Qualitative, Quantitative (PowerPoint)

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QuantitativeQualitative

Qualitative QuantitativeData/Information

Qualitynounhaving to do with a characteristic, feature or aspectthat stands out.Quantitynounhaving to do with number and measurement that can be specified or indefinite.Qualitativeadjectiverelating to a characteristic, feature or aspect that stands out.Quantitativeadjectiverelating to numbers and measurement that can be specified or indefinite.Adjective: A describing word. A word naming the attributes of a noun.Noun: A word that identifies places, persons or things.

Qualitative QuantitativeData/Information

Qualitative: Descriptive information (data), which often comes from interviews, focus groups or artistic depictions such as photographs.

Quantitative: Numerical or statistical information (data), which often comes from surveys, surveillance or from administration records.Data: Data is unorganized information.Information: Information is organized data.

Qualitative QuantitativeEvidence

Qualitative Evidence: provides richer, deeper and broader information based on a few individuals or case examples. This type of evidence is valuable for describing: How? andWhy?

Quantitative Evidence: provides a good overall picture of a population or geographical region. It can also often be used to measure trends over time. This type of evidence is valuable for describing:Who?What?Where? andWhen?

Qualitative QuantitativeResearch

Qualitative(subjective)involvesDataSummarySubjective conclusionsInterviewsFocus groupsObservations Quantitative(objective)involvesInformationStatistical AnalysisObjective conclusionsSurveysExperimentsObjective: Speaking to or about the data/information with NO PERSONAL perspective or point of view.Subjective: Speaking to or about the data/information with a PERSONAL perspective or point of view.

Qualitative QuantitativeQualitative example

Qualitative: Colours and shapes provide information about the ice cream treats sold by this truck.

Qualitative data like this provides descriptive information that cannot be communicated with numbers.

Photograph by Varun Gupta

Qualitative QuantitativeQualitative example

Qualitative: Girls advertise a garage sale by promising low prices. Without providing a specific price, the information that prices are low is a piece of qualitative data.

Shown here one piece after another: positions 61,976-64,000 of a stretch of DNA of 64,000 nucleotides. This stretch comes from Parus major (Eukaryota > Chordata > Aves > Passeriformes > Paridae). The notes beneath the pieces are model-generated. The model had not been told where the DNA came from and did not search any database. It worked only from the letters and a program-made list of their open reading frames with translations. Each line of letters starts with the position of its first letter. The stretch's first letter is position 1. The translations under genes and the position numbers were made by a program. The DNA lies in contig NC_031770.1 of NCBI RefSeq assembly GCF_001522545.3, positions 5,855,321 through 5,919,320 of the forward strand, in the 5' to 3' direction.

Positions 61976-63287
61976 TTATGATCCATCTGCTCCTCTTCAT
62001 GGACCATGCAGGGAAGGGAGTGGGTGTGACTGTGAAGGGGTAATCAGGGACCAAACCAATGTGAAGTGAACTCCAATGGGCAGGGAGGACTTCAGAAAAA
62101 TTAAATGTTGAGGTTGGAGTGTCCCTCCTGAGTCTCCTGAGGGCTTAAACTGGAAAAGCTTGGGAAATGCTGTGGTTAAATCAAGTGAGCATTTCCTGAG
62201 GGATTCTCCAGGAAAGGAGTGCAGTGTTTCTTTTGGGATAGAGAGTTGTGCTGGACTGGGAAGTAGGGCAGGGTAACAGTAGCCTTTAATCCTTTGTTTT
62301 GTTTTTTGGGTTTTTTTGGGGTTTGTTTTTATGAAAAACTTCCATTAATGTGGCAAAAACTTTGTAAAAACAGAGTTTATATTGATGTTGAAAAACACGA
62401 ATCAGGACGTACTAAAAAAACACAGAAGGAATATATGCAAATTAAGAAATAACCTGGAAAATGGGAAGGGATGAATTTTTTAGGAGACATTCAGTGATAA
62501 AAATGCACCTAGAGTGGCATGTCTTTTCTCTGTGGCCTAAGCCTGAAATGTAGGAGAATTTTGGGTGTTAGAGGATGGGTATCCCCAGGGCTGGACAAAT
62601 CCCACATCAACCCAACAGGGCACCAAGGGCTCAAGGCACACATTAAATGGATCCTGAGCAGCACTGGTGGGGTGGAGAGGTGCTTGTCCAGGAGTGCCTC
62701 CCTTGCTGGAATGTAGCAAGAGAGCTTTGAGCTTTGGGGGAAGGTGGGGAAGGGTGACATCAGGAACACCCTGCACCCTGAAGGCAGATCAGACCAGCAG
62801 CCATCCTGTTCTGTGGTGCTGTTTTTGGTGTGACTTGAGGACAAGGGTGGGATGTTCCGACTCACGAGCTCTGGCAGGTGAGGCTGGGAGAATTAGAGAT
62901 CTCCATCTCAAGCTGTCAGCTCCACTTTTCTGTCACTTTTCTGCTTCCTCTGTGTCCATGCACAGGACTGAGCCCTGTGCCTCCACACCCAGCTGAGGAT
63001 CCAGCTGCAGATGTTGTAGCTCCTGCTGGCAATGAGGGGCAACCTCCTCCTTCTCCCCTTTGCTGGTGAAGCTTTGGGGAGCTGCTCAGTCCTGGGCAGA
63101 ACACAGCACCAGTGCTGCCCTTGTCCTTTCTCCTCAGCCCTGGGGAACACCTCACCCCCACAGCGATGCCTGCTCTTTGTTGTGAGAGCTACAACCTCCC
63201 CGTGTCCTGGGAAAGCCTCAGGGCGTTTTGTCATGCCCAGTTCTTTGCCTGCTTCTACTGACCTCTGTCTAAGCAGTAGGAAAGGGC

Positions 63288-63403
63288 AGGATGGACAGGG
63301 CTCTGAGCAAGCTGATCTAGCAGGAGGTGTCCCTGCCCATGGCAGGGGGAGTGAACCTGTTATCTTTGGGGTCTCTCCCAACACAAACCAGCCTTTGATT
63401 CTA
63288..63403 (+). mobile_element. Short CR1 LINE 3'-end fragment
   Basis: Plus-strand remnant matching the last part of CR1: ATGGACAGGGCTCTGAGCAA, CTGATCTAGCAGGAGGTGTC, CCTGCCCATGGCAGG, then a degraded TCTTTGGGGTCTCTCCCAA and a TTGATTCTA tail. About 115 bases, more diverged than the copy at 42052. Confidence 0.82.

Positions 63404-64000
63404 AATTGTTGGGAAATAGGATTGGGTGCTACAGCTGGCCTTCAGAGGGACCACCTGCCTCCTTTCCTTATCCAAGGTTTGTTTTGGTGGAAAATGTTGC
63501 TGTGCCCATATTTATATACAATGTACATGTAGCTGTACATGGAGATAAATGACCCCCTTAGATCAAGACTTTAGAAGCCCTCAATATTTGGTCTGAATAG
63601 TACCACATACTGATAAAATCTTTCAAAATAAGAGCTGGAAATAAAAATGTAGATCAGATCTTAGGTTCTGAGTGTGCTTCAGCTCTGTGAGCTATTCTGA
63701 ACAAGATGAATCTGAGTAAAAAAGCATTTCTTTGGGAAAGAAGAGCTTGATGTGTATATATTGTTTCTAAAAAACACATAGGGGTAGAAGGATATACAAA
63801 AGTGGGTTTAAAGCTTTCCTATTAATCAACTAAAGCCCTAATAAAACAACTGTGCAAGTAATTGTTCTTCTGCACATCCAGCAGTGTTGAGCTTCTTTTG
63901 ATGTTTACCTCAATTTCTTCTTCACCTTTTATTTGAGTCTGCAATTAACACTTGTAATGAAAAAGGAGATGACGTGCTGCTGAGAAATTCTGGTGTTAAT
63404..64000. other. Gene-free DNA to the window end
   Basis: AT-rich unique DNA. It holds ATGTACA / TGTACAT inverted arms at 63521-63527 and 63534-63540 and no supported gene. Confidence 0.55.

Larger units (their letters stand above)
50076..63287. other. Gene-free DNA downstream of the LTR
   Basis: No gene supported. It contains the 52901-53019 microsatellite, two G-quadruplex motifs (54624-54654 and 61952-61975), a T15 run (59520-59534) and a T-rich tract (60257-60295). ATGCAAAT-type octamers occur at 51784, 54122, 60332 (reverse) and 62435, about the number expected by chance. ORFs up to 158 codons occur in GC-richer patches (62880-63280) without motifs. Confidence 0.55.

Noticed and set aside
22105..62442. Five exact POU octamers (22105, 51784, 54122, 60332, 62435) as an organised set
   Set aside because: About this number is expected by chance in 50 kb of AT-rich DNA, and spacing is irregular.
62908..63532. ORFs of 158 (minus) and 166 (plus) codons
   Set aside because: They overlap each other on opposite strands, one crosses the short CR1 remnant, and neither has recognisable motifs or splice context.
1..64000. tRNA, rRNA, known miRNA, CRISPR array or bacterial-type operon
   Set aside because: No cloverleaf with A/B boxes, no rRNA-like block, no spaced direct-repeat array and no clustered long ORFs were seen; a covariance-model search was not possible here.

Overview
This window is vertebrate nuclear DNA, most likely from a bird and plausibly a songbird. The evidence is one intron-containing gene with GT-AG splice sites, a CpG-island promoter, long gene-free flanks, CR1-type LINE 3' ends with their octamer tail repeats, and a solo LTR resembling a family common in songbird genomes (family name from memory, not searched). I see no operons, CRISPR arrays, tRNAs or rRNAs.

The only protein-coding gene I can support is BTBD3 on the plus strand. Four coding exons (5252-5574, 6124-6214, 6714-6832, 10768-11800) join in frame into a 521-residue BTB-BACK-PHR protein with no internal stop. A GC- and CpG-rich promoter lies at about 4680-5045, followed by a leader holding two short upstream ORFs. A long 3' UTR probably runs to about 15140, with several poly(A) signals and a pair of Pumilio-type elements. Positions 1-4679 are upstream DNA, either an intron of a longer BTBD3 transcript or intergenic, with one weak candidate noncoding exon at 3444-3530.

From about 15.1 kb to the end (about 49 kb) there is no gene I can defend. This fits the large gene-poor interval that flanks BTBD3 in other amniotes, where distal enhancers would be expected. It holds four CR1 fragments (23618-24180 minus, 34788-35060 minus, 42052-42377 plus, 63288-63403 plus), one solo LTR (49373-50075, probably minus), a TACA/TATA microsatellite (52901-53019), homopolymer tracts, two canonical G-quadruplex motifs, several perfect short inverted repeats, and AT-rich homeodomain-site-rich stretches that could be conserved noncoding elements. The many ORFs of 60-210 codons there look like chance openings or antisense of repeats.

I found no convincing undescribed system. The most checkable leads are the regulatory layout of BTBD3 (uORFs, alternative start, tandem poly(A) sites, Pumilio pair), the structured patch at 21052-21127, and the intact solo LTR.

The actual prices would be quantitative, or numeric, data.

Photograph by Charlene Banta, MyShot

Qualitative QuantitativeQuantitative example

Quantitative: Signs that display numeric information are communicating quantitative data. Quantitative data are any pieces of information that can be displayed using numbers. Populations, distances, prices, and other measurements are common forms of quantitative data.Photograph by Joe Enenbach, MyShot

Qualitative QuantitativeQuantitative example

Quantitative: A roadside sign advertises prices, a common form of quantitative data, for fruit in a rural area of New Zealand.

Rockmelon is another name for cantaloupe.

Photograph by Shelley Daber, MyShot

Qualitative QuantitativeDistinctions

A frequent flyer might make a QUALITATIVE OBSERVATION (personal perspective) that the Hartsfield-Jackson Atlanta International Airport, in the U.S. state of Georgia, is very busy. The QUANTITATIVE DATA about passenger traffic at Hartsfield-Jackson would prove that the airport is, in fact, the busiest in the world: In 2008, 90,039,280 passengers used Hartsfield-Jackson. In 2009, 88,032,086 passengers used Hartsfield-Jackson. In 2010, 89,331,622 passengers used Hartsfield-Jackson. In 2011, 92,389,023 passengers used Hartsfield-Jackson. In 2012, 94,956,643 passengers used Hartsfield-Jackson. In 2013, 94,430,785 passengers used Hartsfield-Jackson. In 2014, 96,178,899 passengers used Hartsfield-Jackson.

Qualitative QuantitativeDistinctions

An avid hot chocolate drinker may make a QUALTITATIVE statement by stating his personal opinion, that his hot chocolate is hotter than your hot chocolate. But that personal opinion is not as informative when the two hot chocolates are tested and QUANTITATIVE DATA is produced to state that:

His hot chocolate is 100 degrees Fahrenheit; therefore, it is 30 degrees hotter than yours, which is 70 degrees Fahrenheit.

Qualitative QuantitativeLimitations

Qualitative: Qualitative evidence is often gathered in small studies and based on the experiences of a very few individuals, which means that one of its limitations is that an entire population may not be well represented.

Quantitative: One of the limitations of quantitative evidence is that it is typically cleaned up or smoothed out. This is done to reduce the influence of outstanding cases, as well as to compare evidence to other places or populations. Unfortunately, this practice can result in unusual cases being hidden.

Webography & ResourcesNational Geographic: Qualitative DataNational Geographic: Quantitative DataDefine Quantitative and Qualitative EvidenceAssembled by: A. Ballas